Next click Old and New Values…
We want the value of our new variable to be one if race is white, and zero if it is anything else. Recall that the race variable is coded as:
- 1: White
- 2: Black
- 3: Other
So, under Old value, we set Value to 1, and under New Value, we set Value to 1. Then click Add. Under Old value, select All other values, and under New Value set Value to 0. Then click Add. Your window should look like this.
Click Continue, then click OK. Next, we’ll create the race=black dummy variable. Go to Transform \(\rightarrow\) Recode into different variables.
RACE and use the arrow to shift it over to the Input Variable box. Under Output Variable change the name to
race_black, and the label to “Race = Black”. Then click Change.
Under Old value, we set Value to 2 (since black is coded as 2 in the original
race variable), and under New Value, set Value to 1. Then click Add. Under Old value, select All other values, and then under New Value set Value to 0. Then click Add. Your window should look like this.
Click Continue, then click OK. You can see we have created two new variables (
race_black) in the data editor window.
Now that we have our variables coded with variable and value labels, we may wish to look at some descriptive statistics. For categorical variables (i.e. variables with distinct groups, or categories, such as race) we will look at frequencies. For interval, or continuous, variables (such as age), we will look at the minimum, maximum, mean, and standard deviation.
To create a frequency table, go to Analyze \(\rightarrow\) Descriptive Statistics \(\rightarrow\) Frequencies…
Let’s create a frequency table for race. Select the
RACE variable from the list and use the arrow to move it to the Variable(s) box.
Click OK. The frequency table will open in the output doc.
The first table provides the total number of valid and missing responses, if any exist; there are 2,867 responses to the race variable.
The next table provides the frequencies of each response.
- Frequency is the number of responses for that category
- Percent is the number out of the total responses (valid + missing) times 100%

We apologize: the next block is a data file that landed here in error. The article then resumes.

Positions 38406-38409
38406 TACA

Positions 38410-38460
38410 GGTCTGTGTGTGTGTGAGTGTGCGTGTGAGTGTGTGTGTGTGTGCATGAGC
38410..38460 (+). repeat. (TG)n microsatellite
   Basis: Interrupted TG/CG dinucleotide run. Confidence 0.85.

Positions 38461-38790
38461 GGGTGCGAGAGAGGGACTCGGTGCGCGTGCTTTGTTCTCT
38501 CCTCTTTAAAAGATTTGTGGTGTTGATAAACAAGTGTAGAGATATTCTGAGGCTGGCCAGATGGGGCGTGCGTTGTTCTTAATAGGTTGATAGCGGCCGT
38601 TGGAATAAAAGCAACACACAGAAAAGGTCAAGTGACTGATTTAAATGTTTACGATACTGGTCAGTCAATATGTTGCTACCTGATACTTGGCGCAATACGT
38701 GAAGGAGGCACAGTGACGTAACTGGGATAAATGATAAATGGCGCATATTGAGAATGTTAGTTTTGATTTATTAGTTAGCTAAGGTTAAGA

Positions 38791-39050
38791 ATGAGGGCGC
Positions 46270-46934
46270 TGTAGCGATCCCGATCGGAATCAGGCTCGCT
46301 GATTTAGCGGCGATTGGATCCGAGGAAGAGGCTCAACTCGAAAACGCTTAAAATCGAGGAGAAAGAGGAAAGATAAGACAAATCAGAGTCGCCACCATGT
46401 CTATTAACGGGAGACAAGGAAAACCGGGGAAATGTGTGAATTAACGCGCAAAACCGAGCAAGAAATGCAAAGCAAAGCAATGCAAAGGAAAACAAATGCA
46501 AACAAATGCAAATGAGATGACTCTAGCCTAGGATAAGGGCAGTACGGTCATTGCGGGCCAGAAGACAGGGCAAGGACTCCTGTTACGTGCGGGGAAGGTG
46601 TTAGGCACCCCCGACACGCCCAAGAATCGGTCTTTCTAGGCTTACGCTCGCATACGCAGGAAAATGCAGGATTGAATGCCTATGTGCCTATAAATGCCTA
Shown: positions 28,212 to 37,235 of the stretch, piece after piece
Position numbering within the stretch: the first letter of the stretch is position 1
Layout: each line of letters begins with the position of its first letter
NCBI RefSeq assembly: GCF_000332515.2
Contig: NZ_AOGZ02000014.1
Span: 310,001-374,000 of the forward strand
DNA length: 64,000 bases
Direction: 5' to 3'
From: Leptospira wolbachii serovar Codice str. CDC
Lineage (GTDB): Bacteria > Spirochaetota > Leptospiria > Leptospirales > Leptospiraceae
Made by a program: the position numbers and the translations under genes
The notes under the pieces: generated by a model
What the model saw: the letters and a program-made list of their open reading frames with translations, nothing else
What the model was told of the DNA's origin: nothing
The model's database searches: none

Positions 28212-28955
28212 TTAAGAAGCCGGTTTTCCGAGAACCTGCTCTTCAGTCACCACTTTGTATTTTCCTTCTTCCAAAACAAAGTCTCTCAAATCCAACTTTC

- Valid Percent is the percentage based on non-missing responses (in this case, percent and valid percent are the same because there were no missing observations)
- Cumulative Percent is the percent of each response plus the percentage from previous categories
Now let’s take a look at age. Go to Analyze \(\rightarrow\) Descriptive Statistics \(\rightarrow\) Descriptives…
AGE and use the arrow to move it into the Variable(s) box.
You can also add other statistics (e.g. skew, kurtosis for evaluating whether a distribution is normal) by using the Options… button.
Leave the defaults checked for now and click Continue. Then click OK.
- N provides a count of the responses
- Minimum is the smallest response
- Maximum is the largest response
- Mean gives the average value and is used to measure central tendency
- Std. Deviation is the standard deviation, which is a measure of dispersion
There are many different graphs that SPSS can create - enough to fill multiple tutorials. However, we will just focus on a couple; histograms and bar graphs.
Histograms are used to visualize continuous data by creating “bins” for the frequency of datapoints in each section of values. Bar graphs are used to visualize categorical data by generating a bar for each category whose height is proportional to the frequency of values.
There are two main ways SPSS can create these visualizations; through the Chart Builder, and through Legacy Dialogs. First let’s cover the legacy dialogs.
Say we wish to create a histogram of
Age. Go to Graphs \(\rightarrow\) Legacy Dialogs \(\rightarrow\) Histogram…
The Histogram window will open.
Age and use the arrow to move it into the Variable box.
Then click OK.
We can see the data appears to be bimodal with a peak at 30 years and another at approximately 55 years. The mean age is 49.33 years with a standard deviation of 17.905 years.
Now, let’s create a bar graph of race. Go to Graphs \(\rightarrow\) Legacy Dialogs \(\rightarrow\) Bar…
Select Simple, and Summaries for groups of cases. Then click Define.
The following window will open.
We can specify what we wish the bars to represent.
- N of cases is the number of cases in each category
- Cumulative N will add the previous categories to each subsequent bar
- % of cases is the number of cases out of the total times 100%
- Cumulative percent adds the previous category percents to each subsequent bar
- Other statistic allows you to specify another value (such as mean, minimum, etc.)
Select N of cases.
Category axis is the variable we wish to graph. Select
Race and use the arrow to move it into the category axis box.